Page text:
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Explore your home

I had thought I was being more perceptive in my every day life. Until I came back from vacation and reemerged from behind my camera lens.

#multipotentialite

DIY aka "Learning Opportunity"

My over-confident and frugal desire to just "figure it out" mixed with most projects only happening once means everything is full of "chances to learn". Or disasters...

#multipotentialite

"I found the perfect job!"

Do you go to school then straight to your job for the next 20+ years? For most people, that's the goal. You spend the money, you find a job, you work till your 70. I need change. I need challenge. I need creativity. 

#multipotentialite

Chameleon

Chameleon as in I can fall asleep on the floor...and do many jobs.

#multipotentialite

Constant Marketing

Lesson learned: I listen to too many podcasts on too many different topics inspiring me to do too many different things. Not that I'll change.

#career

Science translated to Web Dev

I'm partly trying to justify thousands of dollars of debt only to switch tracks a few years out of my Master's degree. As well as, point out transferable skills that apply no matter the situation.

#career

Invisible progress and learning

While I haven't finished the new homepage, I have been making progress with web development courses. I love the opportunity the internet can give for those us of with the desire to learn!

#webdesign

Multi-Mediocre

All my life I've had a clear answer to 'What I want to be when I grow up?' However, it seems to change every 2-3 years. When I was younger, I wanted to work on computers like my dad. Though I'm not really sure that I had an actual reason beyond 'because that's what my dad does'. Then it switched to animals in high school. And that in itself even switched. It went from just working at the zoo, to being a vet once I realized I could cut open dead cats without losing my shit during senior year of high school. That lead to an undergrad career centered around vet school applications.But I found I never got obsessed with the process like my peers did. I didn't live and breath the application I would be submitting at the end of those four years. I couldn't.

I couldn't care that much about getting a perfect GPA that I would research the class distribution of the various Organic Chem teachers and change my schedule to find the one with the most A's given. I couldn't care enough that I would volunteer my time doing research, clubs, and anything else animal related while kissing ass to all the professors I worked with. My mind was elsewhere half the time it seemed. I did the clubs, but I also volunteered with children and found education was important to me. I took on leadership roles and found leadership and serving were important to me. I tried different types of art because art had always been important to me. And by the end of those four years vet school was no longer the end goal. I loved zoology, and always will. I still get excited by weird animal facts or have a great appreciation for the taxonomy of the animal phylum. And I probably will forever. I graduated with a mediocre 3.2 GPA and a moderate love for the field, but also a moderate love for so many other things.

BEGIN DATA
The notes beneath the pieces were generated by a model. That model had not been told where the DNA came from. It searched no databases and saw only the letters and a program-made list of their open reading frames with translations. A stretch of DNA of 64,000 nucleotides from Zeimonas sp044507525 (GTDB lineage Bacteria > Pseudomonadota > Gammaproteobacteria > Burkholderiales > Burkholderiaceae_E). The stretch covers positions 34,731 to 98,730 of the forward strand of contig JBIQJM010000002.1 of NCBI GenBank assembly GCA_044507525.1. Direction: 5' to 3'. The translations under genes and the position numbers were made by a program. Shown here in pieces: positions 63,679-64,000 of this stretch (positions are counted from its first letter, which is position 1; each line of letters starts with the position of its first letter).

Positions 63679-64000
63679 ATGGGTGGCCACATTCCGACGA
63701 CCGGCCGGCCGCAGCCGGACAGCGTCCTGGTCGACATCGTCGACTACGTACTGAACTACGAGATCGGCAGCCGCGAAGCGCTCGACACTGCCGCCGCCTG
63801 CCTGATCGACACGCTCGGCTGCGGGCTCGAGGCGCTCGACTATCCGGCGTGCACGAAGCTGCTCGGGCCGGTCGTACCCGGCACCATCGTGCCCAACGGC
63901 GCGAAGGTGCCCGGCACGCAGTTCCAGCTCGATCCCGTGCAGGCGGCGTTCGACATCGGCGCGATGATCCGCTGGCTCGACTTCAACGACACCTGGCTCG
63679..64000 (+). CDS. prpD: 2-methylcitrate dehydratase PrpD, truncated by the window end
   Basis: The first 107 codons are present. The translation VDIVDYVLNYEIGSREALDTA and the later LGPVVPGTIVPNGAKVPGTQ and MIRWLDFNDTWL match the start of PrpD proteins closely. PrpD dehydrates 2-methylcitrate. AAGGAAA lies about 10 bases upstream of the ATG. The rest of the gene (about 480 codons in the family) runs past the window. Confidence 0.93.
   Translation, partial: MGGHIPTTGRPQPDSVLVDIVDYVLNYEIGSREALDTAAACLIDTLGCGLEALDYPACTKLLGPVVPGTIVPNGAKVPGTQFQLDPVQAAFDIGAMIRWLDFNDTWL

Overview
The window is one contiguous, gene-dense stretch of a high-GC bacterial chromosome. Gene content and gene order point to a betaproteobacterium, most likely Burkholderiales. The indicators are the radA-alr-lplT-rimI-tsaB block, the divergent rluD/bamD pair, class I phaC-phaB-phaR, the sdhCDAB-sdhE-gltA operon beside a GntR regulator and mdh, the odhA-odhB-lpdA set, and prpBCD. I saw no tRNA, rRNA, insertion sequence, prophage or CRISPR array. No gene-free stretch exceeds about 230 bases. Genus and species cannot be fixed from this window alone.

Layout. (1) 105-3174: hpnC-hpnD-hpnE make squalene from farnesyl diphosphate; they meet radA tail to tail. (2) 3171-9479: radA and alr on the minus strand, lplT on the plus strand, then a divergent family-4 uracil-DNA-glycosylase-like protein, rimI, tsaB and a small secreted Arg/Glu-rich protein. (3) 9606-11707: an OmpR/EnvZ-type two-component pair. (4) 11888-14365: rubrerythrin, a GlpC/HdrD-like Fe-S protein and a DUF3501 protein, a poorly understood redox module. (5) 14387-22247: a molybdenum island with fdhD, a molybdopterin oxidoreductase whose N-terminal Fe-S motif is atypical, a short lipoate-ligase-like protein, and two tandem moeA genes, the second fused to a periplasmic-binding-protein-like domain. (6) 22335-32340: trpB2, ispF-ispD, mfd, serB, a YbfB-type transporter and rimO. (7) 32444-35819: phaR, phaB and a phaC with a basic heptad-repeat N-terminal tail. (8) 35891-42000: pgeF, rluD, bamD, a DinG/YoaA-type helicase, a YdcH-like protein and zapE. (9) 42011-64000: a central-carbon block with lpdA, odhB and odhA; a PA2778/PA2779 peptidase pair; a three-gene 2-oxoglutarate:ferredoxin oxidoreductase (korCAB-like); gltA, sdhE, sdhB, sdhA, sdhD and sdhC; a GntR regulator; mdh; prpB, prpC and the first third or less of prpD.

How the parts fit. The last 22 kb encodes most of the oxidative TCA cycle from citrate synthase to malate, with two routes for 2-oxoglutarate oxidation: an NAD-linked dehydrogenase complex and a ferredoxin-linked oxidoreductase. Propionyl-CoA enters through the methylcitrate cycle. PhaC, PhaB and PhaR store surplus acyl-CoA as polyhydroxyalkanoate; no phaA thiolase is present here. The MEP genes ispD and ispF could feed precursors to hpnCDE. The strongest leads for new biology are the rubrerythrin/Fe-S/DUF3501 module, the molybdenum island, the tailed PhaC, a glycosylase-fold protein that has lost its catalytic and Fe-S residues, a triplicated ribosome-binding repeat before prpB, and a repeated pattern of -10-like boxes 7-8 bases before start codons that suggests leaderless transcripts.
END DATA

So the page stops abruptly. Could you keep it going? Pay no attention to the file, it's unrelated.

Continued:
After college, with my found desire to serve, came the plan of being a Marine officer for the next 20 years. Alongside a backup plan of being a genetic counselor because genetics was cool. After knee injuries, and the self-reflection that just because I want to be that type of person doesn't mean I am that type of person, I wound up on physical therapist. Then after over 100 hours of shadowing physical therapists, and a rejected application later, I figured being a physical therapist might not be the life for me. And because biochemistry was my pure hell during grad school, a genetic counselor was scratched from the backup plan. 

I had decided I didn't want to walk into work and do the same thing every day. Sure, I had enjoyed my job of being a personal trainer in grad school, but even in that, I wanted more. I wanted more certifications, more letters after my name. I loved my clients, but I didn't want to teach how to do a proper push up again and again forever.

So I thought research would be wonderful or even teaching, perhaps art, maybe writing. I've done a few research projects before, I've been an advisor and teaching assistant, I've tried my hand at photography, painting, drawing, and some digital art, I've worked on websites, and I've always had a dream of publishing novels. But all of this leads me to that same damn question 'What do I want to be when I grow up?' And now that I've seen it change so much, I know I don't have a real answer. Hell, I can't even shadow a job for more than 3 weeks worth of work without growing bored of the field and wanting more. Wanting to know how I can grow and learn from that base point. Even though people work their ass off to get to that base point. I'm always thinking 'okay, then what?

'Now I don't know where to go or what to do. I have so many interests and like to half-way explore so many things that I wonder if I'll ever become great at 1 thing. Will I ever have just 1 job?